How The Mind Reads Other Minds
Science, May 16, 2003

Imagine a boy sitting on a couch about to unwrap a chocolate bar. His mother announces that she's taking him to soccer practice. He tucks the chocolate under the couch for safekeeping and leaves. A few minutes later, his sister comes into the room in search of her teddy bear. When she looks under the couch she is surprised to find an unopened chocolate bar, which she then hides behind a bookshelf. When her brother comes home, drooling for chocolate, where will he look?

Rapid Evolution Can Foil Even The Best Laid Plans
Science, May 9, 2003

Natural selection, once seen as a stately and imperceptible process, can be speeded up to resemble a case of hyperactive jiggles. Over the past 20 years, as evolutionary biologists have begun to study natural selection in the wild, they have documented record-breaking changes in some populations of animals and plants that occur in years--not centuries or millennia.

The Evolutionary Blackbird
Nature, April 22, 2003

A review of The Story of Life, by Richard Southwood
(Oxford University Press: 2003.)

The poet Wallace Stevens wrote about 13 ways of looking at a blackbird. Perhaps someday another poet will write about 13 ways of looking at the history of life. I can certainly think of 13 different scientists who have written books on the subject, each of which is coloured by its author's expertise. Books by vertebrate palaeontologists are dominated by animals with bones, despite the fact that vertebrates make up a tiny proportion of the world's biodiversity today — not to mention the fact that they didn't exist for the first 3 billion years or so of life's history. The Precambrian expert Andrew Knoll has looked at those first 3 billion years in great detail in his new book Life on a Young Planet (to be reviewed in Nature shortly), leaving the details of dinosaurs and mastodons to others. For yet another take, try The Major Transitions in Evolution by John Maynard Smith and Eörs Szathmáry. For them, the essence of life's history is the emergence of new kinds of complexity. Instead of fossils, you get equations.

Adam's Family
New York Times Book Review, March 2, 2003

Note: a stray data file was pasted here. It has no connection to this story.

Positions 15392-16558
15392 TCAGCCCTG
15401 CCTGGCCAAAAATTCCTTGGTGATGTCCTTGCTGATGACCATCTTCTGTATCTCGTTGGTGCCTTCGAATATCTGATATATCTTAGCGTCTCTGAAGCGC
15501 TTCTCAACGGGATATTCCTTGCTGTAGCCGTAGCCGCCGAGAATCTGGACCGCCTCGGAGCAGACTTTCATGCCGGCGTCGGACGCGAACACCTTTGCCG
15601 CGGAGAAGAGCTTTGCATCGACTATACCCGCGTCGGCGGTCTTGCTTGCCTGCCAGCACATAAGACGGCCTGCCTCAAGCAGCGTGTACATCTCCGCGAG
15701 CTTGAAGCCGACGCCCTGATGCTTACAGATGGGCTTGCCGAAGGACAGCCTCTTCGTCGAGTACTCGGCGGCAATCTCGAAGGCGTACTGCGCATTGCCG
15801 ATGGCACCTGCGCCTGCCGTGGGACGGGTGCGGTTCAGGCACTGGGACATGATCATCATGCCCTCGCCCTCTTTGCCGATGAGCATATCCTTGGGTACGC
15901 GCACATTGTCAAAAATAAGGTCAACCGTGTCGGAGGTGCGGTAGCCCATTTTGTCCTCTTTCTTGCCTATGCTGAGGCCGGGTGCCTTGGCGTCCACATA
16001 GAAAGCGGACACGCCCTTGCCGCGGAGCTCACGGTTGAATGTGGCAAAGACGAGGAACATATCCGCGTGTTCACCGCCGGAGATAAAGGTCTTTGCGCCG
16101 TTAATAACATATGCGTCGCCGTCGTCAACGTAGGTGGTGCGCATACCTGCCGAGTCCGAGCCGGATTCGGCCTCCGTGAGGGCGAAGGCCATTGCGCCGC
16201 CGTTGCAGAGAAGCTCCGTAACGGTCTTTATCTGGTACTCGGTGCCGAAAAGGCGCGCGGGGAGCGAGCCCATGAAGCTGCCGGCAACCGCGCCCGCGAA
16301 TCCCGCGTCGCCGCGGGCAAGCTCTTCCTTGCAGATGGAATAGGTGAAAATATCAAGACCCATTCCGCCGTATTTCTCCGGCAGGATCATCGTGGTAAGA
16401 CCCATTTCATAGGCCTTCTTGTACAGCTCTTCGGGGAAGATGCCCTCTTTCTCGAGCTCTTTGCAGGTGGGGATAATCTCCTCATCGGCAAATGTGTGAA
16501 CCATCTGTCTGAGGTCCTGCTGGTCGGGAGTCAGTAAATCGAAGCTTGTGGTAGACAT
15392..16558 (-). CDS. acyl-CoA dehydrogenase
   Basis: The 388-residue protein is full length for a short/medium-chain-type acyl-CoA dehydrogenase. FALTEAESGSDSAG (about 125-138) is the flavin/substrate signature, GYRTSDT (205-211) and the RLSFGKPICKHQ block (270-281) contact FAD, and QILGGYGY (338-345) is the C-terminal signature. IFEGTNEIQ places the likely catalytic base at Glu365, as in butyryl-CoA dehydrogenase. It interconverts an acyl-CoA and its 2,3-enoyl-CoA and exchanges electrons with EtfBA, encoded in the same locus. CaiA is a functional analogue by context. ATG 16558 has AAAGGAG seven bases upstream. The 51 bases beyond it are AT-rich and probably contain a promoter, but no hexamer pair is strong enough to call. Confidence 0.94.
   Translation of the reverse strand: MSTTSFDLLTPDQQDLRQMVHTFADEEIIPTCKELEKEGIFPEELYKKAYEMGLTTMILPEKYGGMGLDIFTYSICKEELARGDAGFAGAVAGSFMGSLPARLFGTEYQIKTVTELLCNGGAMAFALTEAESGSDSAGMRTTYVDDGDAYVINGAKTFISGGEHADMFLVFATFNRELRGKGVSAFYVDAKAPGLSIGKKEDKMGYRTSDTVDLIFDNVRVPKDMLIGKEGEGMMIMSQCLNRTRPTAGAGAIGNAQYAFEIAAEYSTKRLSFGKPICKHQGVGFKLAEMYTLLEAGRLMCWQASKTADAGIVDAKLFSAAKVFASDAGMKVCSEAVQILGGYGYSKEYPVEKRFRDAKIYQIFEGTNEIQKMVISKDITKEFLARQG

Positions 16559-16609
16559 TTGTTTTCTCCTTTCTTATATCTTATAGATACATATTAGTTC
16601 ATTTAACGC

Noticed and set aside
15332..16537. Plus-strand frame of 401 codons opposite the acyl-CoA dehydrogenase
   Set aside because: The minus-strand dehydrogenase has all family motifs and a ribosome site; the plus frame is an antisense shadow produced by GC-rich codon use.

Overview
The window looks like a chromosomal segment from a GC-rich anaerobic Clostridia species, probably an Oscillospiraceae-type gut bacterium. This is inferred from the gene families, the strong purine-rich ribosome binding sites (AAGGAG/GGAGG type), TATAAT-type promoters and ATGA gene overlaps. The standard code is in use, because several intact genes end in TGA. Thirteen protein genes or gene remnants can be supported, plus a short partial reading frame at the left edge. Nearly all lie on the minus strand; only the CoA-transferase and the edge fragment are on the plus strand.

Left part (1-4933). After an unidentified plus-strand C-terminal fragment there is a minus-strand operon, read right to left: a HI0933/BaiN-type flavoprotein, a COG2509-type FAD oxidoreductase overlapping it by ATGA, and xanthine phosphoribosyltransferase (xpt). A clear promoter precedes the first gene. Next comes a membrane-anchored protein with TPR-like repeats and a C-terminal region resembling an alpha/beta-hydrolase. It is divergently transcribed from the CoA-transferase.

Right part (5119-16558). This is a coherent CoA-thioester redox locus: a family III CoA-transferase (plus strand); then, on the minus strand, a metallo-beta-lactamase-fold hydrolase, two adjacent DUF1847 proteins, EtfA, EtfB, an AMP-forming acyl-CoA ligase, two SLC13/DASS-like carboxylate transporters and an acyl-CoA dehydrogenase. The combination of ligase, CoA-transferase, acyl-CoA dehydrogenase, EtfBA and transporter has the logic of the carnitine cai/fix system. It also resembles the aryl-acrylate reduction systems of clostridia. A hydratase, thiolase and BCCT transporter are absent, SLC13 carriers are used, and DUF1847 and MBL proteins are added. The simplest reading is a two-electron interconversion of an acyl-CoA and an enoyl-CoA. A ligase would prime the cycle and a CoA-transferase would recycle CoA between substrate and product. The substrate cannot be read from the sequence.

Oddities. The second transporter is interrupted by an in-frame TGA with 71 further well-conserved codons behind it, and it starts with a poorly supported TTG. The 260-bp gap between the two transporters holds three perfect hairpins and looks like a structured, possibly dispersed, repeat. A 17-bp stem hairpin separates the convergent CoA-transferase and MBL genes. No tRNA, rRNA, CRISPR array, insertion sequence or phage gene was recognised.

Review of The Journey of Man: A Genetic Odyssey, by Spencer Wells.
(Princeton University Press, 2003)

You probably haven't heard of the Yagnob, but Spencer Wells has. In fact, he traveled to war-torn Tajikistan to meet these Central Asian people, driving an old Soviet van over mountain passes and along dirt roads of the remote Zerafshan Valley. The Yagnob were not so hard to find 1,500 years ago. They were masters of the Silk Route, and their language was the lingua franca of trading merchants from Persia to China. But the Yagnob have dwindled, and by the time Wells reached the Zerafshan Valley, he could find only a single village where Yagnobi was still spoken.

Tinker, Tailor: Can Venter Stitch Together A Genome From Scratch?
Science, February 14, 2003

Craig Venter can't stand to be bored. No sooner had he and his team at Celera Genomics finished sequencing the human genome than Venter set another modest challenge for himself: He would tackle the world's environmental woes. His self-proclaimed goal (which landed him in newspapers and magazines around the world a few months ago) is to create microbes from scratch that can produce clean energy or curb global warming. To make this a reality, he set up a new organization, the Institute for Biological Energy Alternatives (IBEA) in Rockville, Maryland, right next to The Institute for Genomic Research that he founded in 1992. He got a small vote of confidence last November, when the Department of Energy awarded IBEA $3 million to take the first few steps toward that goal.